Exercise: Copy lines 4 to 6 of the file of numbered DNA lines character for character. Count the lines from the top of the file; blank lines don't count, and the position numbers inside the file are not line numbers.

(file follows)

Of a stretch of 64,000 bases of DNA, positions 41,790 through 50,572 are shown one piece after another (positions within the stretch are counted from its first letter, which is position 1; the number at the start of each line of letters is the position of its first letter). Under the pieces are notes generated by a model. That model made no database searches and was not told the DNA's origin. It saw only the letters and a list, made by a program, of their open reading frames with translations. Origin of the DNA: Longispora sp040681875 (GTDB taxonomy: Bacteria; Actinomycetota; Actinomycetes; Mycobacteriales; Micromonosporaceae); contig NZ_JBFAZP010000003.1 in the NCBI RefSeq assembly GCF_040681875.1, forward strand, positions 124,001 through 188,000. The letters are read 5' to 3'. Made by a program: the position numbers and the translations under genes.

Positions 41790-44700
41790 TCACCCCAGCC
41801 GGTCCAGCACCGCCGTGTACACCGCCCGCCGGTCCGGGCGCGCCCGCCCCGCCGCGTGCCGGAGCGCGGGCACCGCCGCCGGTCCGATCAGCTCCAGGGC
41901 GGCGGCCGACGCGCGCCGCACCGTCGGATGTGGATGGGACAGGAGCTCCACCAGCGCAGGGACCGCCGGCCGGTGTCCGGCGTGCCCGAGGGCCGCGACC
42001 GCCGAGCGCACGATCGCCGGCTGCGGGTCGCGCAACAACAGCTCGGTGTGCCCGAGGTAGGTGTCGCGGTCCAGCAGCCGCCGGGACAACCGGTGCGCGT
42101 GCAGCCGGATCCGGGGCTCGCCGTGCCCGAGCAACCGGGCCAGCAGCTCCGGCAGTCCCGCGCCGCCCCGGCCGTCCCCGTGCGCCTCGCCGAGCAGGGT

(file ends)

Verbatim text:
41801 GGTCCAGCACCGCCGTGTACACCGCCCGCCGGTCCGGGCGCGCCCGCCCCGCCGCGTGCCGGAGCGCGGGCACCGCCGCCGGTCCGATCAGCTCCAGGGC
41901 GGCGGCCGACGCGCGCCGCACCGTCGGATGTGGATGGGACAGGAGCTCCACCAGCGCAGGGACCGCCGGCCGGTGTCCGGCGTGCCCGAGGGCCGCGACC
42001 GCCGAGCGCACGATCGCCGGCTGCGGGTCGCGCAACAACAGCTCGGTGTGCCCGAGGTAGGTGTCGCGGTCCAGCAGCCGCCGGGACAACCGGTGCGCGT